The Antarctic Circumpolar Current flows in a loop around Antarctica, connecting the Atlantic, Pacific and Indian oceans. It is one of the most significant ocean currents in our climate system because it facilitates the exchange of heat and other properties among the oceans it links.
But how the current transfers heat, particularly vertically from the top layer of the ocean to the bottom layers and vice versa, is still not fully understood. This current is very turbulent, producing eddies — swirling vortices of water similar to storms in the atmosphere — between 30 to 125 miles (50 to 200 kilometers) in diameter. It also spans some 13,000 miles (21,000 kilometers) through an especially remote and inhospitable part of the world, making it one of the most difficult currents for scientists — as least those of the human variety — to observe and measure.
Luckily for Lia Siegelman, a visiting scientist at NASA's Jet Propulsion Laboratory in Pasadena, California, the rough seas posed no challenge for her scientific sidekick: a tagged southern elephant seal.
Equipped with a specialized sensor reminiscent of a small hat, the seal swam more than 3,000 miles (4,800 kilometers) on a three-month voyage, much of it through the turbulent, eddy-rich waters of the Antarctic Circumpolar Current. The seal made around 80 dives at depths ranging from 550 to 1,090 yards (500 to 1,000 meters) per day during this time. All the while, it collected a continuous stream of data that has provided new insight into how heat moves vertically between ocean layers in this volatile region — insight that brings us one step closer to understanding how much heat from the Sun the ocean there is able to absorb.
For a new paper published recently in Nature Geoscience, Siegelman and her co-authors combined the seal's data with satellite altimetry data. The satellite data of the ocean surface showed where the swirling eddies were within the current and which eddies the seal was swimming through. Analyzing the combined dataset, the scientists paid particular attention to the role smaller ocean features played in vertical heat transport. Siegelman was surprised by the results.
"These medium-sized eddies are known to drive the production of small-scale fronts — sudden changes in water density similar to cold and warm fronts in the atmosphere," she said. "We found that these fronts were evident some 500 meters [550 yards] into the ocean interior, not just in the surface layer like many studies suggest, and that they played an active role in vertical heat transport."
According to Siegelman, their analysis showed that these fronts act like ducts that carry a lot of heat from the ocean interior back to the surface. "Most current modeling studies indicate that the heat would move from the surface to the ocean interior in these cases, but with the new observational data provided by the seal, we found that that's not the case," she said.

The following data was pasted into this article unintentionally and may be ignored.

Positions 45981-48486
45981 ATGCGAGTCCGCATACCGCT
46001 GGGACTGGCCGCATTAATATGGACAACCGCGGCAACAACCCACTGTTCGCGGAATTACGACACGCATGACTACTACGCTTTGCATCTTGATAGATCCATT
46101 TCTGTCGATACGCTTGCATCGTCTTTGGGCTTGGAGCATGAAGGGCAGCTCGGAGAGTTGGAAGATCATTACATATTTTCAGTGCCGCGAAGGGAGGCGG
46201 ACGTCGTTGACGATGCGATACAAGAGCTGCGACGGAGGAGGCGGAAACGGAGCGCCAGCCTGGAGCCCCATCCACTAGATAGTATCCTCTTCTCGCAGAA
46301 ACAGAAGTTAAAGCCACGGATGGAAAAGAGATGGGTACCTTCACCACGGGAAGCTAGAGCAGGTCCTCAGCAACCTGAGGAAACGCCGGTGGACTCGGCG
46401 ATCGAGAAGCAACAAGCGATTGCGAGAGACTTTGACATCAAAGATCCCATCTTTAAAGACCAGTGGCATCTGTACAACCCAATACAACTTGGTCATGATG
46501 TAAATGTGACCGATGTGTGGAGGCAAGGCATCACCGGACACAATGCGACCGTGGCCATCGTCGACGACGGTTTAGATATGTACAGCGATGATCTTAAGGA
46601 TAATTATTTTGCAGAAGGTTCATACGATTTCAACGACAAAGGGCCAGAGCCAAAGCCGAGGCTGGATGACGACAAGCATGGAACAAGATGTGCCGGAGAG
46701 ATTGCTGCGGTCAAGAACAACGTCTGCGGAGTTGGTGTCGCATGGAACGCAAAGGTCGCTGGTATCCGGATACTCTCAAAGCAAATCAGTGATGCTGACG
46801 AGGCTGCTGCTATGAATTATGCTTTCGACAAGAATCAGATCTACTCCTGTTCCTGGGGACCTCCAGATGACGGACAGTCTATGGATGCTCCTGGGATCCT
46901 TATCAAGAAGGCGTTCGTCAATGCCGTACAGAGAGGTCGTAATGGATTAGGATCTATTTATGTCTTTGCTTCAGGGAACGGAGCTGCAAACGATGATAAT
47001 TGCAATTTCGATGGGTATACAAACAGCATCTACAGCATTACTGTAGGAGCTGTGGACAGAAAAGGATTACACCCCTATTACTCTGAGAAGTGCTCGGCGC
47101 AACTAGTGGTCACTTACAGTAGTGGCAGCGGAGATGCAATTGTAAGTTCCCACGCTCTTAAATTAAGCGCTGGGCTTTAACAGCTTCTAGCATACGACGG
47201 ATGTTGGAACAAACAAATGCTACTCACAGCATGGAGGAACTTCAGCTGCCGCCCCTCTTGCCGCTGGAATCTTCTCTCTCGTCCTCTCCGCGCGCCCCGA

Why it matters
The ocean surface layer can absorb only a finite amount of heat before natural processes, like evaporation and precipitation, kick in to cool it down. When deep ocean fronts send heat to the surface, that heat warms the surface layer and pushes it closer to its heat threshold. So essentially, in the areas where this dynamic is present, the ocean isn't able to absorb as much heat from the Sun as it otherwise could.
Current climate models and those used to estimate Earth's heat budget don't factor in the effects of these small-scale ocean fronts, but the paper's authors argue that they should.
"Inaccurate representation of these small-scale fronts could considerably underestimate the amount of heat transferred from the ocean interior back to the surface and, as a consequence, potentially overestimate the amount of heat the ocean can absorb," Siegelman said. "This could be an important implication for our climate and the ocean's role in offsetting the effects of global warming by absorbing most of the heat."
The scientists say this phenomenon is also likely present in other turbulent areas of the ocean where eddies are common, including the Gulf Stream in the Atlantic Ocean and the Kuroshio Extension in the North Pacific Ocean.
Although their results are significant, Siegelman says more research is needed to fully understand and quantify the long-term effects these fronts may have on the global ocean and our climate system. For example, the study is based on observations in the late spring and early summer. Results may be more pronounced during winter months, when these small-scale fronts tend to be stronger. This body of research will also benefit from additional studies in other locations.
For more information on how the elephant seal data were acquired, see:
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Jet Propulsion Laboratory, Pasadena, Calif.